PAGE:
Sometimes I worry about the level of completion that I’m willing to take before shipping.
On one hand, clients tell me that they love the sense of taste and little details that I bring to a project, but on the other hand I’m always convinced that I’m shipping too early. That’s not just programmer paranoia either. We’ve lost clients before by sending a beta that didn’t measure up. I’m not proud of that, but it’s led us to better ways of testing and of communicating, so I’m not torn up about it either.
Once, six or seven years ago, I had a customer berate me for shipping beta quality software. It was on the release of a 2.0, and I had a 2.0.1 out the next day for him, but I still feel disappointed in myself for letting that get by me. Every other email I got on that release raved about the new features, but the one I really remember was the humiliating one.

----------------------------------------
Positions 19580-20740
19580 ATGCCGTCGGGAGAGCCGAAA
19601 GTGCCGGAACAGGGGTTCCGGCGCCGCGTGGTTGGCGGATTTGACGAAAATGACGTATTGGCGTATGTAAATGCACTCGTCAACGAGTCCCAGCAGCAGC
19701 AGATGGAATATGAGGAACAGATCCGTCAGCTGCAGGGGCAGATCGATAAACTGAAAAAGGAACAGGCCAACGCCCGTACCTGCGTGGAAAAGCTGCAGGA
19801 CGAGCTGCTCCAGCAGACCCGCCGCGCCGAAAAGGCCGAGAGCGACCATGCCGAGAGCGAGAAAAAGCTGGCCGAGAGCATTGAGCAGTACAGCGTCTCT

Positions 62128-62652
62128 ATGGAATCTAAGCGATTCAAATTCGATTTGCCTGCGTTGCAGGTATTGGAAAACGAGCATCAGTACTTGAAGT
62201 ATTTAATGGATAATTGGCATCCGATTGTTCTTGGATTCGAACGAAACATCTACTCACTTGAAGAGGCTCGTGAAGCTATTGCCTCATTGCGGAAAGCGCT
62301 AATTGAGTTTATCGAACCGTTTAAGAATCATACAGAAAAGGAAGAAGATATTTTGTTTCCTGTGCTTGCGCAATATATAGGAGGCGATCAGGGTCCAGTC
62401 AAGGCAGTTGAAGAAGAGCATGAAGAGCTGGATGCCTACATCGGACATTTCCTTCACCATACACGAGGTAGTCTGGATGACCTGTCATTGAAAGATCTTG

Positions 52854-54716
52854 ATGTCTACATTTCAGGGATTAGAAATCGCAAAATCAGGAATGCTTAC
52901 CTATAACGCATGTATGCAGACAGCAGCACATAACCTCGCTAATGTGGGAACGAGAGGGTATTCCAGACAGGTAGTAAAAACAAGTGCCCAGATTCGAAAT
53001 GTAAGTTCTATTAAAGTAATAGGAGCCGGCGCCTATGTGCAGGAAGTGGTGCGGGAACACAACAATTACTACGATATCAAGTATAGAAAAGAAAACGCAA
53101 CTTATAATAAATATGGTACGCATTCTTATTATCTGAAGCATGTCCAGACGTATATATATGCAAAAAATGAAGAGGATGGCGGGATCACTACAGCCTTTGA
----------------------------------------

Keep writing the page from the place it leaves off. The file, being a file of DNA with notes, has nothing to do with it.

Developers are great at ensuring code quality, but often we fall down on product quality. Beta groups, integration testing, PM feedback, all that can only get you so far. Eventually someone tries something you didn’t see, and now you’ve lost a customer.
I’m sure if I got a better business person in here, we’d talk about the cost tradeoff of quality control vs. keeping a customer. But that doesn’t sit well with me. I want to make amazing software, and too often I have to settle on good enough.
How do you measure that software is complete? I feel like we need a role in the organization that’s just ‘software critic’. Someone who doesn’t give a damn about what tradeoffs had to be made and where the budget was set. If we can frustrate that person, then maybe it’s ready to ship.
How do you measure that software is complete?